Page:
UF researchers predict 80% of Floridians will contract COVID-19 by end of omicron surge

“Probably 70 to 80% of the state will either get infected in this wave or have been infected in a prior wave."

PHOTO VIA ADOBE
PHOTO VIA ADOBE
A new report from researchers at the University of Florida claims that up to 80% of Floridians will contract COVID-19 by the end of the omicron-fueled outbreak.

The biostatisticians base their findings on the fact that omicron is much more contagious than any other variant we've seen. They report that omicron is twice as infectious as the delta variant, which fueled a deadly outbreak at the end of last summer.

“Probably 70 to 80% of the state will either get infected in this wave or have been infected in a prior wave,” UF professor Ira Longini said while discussing the report's findings.

While omicron has appeared to be less deadly than earlier variants, people who catch it are infectious much earlier than any other previous variant. Because of this quick incubation period, UF researchers moved up their timetable for when the peak of the omicron surge will hit. They had previously predicted a peak in February, basing their findings on the behavior of earlier outbreaks.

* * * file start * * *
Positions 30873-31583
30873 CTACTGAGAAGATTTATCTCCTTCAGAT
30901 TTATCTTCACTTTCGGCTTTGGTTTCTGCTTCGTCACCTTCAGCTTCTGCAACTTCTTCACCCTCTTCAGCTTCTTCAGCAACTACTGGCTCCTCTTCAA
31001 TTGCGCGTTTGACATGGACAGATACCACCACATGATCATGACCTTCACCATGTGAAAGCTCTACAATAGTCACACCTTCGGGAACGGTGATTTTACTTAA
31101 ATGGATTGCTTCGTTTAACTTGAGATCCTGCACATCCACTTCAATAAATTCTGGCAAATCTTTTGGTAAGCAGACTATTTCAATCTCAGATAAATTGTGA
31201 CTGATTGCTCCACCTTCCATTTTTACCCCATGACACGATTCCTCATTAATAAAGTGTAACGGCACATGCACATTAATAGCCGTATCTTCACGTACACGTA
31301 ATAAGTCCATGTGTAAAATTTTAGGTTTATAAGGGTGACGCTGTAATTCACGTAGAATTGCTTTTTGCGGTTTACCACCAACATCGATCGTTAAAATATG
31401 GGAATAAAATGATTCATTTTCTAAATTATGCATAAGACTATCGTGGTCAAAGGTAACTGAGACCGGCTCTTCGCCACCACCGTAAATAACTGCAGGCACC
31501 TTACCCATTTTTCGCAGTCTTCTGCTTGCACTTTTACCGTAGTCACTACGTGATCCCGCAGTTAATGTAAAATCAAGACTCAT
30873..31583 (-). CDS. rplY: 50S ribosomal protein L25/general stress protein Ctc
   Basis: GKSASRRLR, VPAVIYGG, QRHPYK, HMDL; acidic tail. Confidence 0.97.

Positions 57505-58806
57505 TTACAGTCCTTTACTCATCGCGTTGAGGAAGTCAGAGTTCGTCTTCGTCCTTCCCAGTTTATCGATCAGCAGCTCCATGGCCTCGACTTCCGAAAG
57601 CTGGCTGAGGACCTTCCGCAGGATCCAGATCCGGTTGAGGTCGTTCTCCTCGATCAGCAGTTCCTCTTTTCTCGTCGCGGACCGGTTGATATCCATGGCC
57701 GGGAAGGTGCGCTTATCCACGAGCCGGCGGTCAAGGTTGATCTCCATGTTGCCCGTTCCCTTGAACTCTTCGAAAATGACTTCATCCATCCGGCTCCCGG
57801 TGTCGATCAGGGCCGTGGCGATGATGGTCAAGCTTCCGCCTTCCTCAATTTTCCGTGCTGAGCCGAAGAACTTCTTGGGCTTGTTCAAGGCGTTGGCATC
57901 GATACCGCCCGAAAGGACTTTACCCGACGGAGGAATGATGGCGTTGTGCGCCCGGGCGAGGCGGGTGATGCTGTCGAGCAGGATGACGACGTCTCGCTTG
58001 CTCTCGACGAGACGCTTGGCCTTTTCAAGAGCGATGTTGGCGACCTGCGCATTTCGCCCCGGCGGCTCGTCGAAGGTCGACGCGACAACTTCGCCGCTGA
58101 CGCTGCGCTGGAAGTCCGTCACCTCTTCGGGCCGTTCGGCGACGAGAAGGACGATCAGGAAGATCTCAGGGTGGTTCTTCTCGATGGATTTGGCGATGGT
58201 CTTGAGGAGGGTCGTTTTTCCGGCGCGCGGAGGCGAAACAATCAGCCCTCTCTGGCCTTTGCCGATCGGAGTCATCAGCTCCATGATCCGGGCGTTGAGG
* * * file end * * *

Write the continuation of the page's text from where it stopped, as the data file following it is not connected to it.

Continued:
“It’s good news in the sense that the wave will be over certainly by the end of January,” said Longini. “The bad news it’s going to be very intense for the next couple weeks with lots of cases and it probably will put a strain on our hospital resources.”

This astounding rate of infection has already happened in some Central Florida communities. A test of Altamonte Springs wastewater found that 70% of residents on the Altamonte Sewer Service area have COVID-19. UF representatives are still urging vaccination as the best way to deal with this and future variants.

“We may get more variants in the future,” Longini said. “So I think the more people we can vaccinate and keep vaccinating, especially our children who need to be vaccinated, especially the younger children, to keep doing that. Not let up is going to be very important going forward.”

This article was first published at our sister publication Orlando Weekly
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